Viewpoints

Fed’s Latest Shift Still Consistent With Policy Framework

In this Q&A, we discuss how officials’ indications that interest rates may rise sooner than previously anticipated illustrate the Federal Reserve’s more adaptive response to inflation expectations.

At its June 2021 meeting, the Federal Open Market Committee (FOMC) indicated it was discussing options for tapering bond purchases and revised higher its forecast for the path of interest rates. Since then, many investors have been raising questions about the Federal Reserve’s commitment to the new monetary policy framework it introduced in August 2020, which included allowing inflation to overshoot target levels at times.

We believe FOMC participants’ views are still consistent with the August framework. Indeed, the recent increase in longer-term inflation expectations implies less need for above-target inflation in 2023 and beyond.

Log In Or Register
The Author

Tiffany Wilding

North American Economist

View Profile

Latest Insights

Related

Disclosures

Past performance is not a guarantee or a reliable indicator of future results

Investing in foreign-denominated and/or -domiciled securities may involve heightened risk due to currency fluctuations, and economic and political risks, which may be enhanced in emerging markets. Investing in the bond market is subject to risks, including market, interest rate, issuer, credit, inflation risk, and liquidity risk. The value of most bonds and bond strategies are impacted by changes in interest rates. Bonds and bond strategies with longer durations tend to be more sensitive and volatile than those with shorter durations; bond prices generally fall as interest rates rise, and low interest rate environments increase this risk. Reductions in bond counterparty capacity may contribute to decreased market liquidity and increased price volatility. Bond investments may be worth more or less than the original cost when redeemed. Mortgage- and asset-backed securities may be sensitive to changes in interest rates, subject to early repayment risk, and while generally supported by a government, government-agency or private guarantor, there is no assurance that the guarantor will meet its obligations. Diversification does not ensure against loss.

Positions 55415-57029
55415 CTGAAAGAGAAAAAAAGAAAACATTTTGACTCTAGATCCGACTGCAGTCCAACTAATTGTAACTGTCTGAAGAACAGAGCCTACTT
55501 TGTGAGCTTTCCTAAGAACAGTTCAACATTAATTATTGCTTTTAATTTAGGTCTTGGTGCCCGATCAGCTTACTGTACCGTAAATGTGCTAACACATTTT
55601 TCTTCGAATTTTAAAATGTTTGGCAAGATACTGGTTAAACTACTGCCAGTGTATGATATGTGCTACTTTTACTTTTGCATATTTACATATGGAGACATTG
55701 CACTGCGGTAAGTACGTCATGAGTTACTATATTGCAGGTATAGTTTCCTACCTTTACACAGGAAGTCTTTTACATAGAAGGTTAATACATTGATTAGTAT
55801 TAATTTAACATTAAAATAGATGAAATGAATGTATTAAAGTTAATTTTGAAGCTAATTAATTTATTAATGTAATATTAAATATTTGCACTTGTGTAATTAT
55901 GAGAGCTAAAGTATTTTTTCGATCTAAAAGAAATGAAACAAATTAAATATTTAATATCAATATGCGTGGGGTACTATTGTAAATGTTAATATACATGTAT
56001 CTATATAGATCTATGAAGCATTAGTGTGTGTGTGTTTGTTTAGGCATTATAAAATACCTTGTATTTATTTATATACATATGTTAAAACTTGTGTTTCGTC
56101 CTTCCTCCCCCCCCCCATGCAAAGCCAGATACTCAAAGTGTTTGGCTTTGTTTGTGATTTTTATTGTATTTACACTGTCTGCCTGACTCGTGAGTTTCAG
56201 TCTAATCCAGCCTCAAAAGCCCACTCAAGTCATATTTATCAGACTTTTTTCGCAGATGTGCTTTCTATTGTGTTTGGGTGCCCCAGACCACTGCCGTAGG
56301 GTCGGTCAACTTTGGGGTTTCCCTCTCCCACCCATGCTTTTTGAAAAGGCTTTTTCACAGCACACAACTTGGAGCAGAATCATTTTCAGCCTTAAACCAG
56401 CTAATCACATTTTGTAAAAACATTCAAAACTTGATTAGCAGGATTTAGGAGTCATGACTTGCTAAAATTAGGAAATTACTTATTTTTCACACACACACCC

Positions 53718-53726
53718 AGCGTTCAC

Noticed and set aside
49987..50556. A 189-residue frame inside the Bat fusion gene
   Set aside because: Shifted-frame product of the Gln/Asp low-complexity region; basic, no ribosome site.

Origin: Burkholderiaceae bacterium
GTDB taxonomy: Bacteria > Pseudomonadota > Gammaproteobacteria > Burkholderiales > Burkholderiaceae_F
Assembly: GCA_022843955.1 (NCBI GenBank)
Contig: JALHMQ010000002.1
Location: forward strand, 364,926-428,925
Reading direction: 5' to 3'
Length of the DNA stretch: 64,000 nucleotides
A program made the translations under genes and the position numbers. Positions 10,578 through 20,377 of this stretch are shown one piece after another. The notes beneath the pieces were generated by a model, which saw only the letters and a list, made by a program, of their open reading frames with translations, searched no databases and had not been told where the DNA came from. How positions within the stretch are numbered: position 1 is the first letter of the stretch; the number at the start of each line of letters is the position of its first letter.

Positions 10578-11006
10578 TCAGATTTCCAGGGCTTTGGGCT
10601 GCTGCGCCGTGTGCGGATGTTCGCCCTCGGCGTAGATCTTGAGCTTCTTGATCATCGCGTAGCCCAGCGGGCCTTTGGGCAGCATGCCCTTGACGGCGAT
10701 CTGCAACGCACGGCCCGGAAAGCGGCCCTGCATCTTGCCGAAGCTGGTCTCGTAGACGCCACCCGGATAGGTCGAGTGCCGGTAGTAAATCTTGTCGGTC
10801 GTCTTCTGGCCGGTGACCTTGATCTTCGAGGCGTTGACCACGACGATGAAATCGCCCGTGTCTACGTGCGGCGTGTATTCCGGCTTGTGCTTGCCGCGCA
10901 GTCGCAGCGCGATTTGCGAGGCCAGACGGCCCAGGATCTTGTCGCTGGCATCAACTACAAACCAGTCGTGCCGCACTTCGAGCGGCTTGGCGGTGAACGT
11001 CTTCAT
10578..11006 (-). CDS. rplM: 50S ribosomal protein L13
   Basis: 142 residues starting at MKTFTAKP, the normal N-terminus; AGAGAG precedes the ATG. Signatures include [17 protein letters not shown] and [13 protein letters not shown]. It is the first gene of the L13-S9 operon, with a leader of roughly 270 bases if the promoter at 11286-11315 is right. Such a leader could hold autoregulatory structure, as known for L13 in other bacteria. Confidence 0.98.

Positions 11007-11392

Statements concerning financial market trends or portfolio strategies are based on current market conditions, which will fluctuate. There is no guarantee that these investment strategies will work under all market conditions or are appropriate for all investors and each investor should evaluate their ability to invest for the long term, especially during periods of downturn in the market. Investors should consult their investment professional prior to making an investment decision. Outlook and strategies are subject to change without notice.

PIMCO as a general matter provides services to qualified institutions, financial intermediaries and institutional investors. Individual investors should contact their own financial professional to determine the most appropriate investment options for their financial situation. This material contains the opinions of the authors but not necessarily those of PIMCO and such opinions are subject to change without notice. This material has been distributed for informational purposes only and should not be considered as investment advice or a recommendation of any particular security, strategy or investment product. Information contained herein has been obtained from sources believed to be reliable, but not guaranteed. No part of this material may be reproduced in any form, or referred to in any other publication, without express written permission. PIMCO is a trademark of Allianz Asset Management of America L.P. in the United States and throughout the world. ©2021, PIMCO.

CMR2021-0630- 1706198

Fed Policy Amid Elevated Inflation Concerns
XDismiss Next Article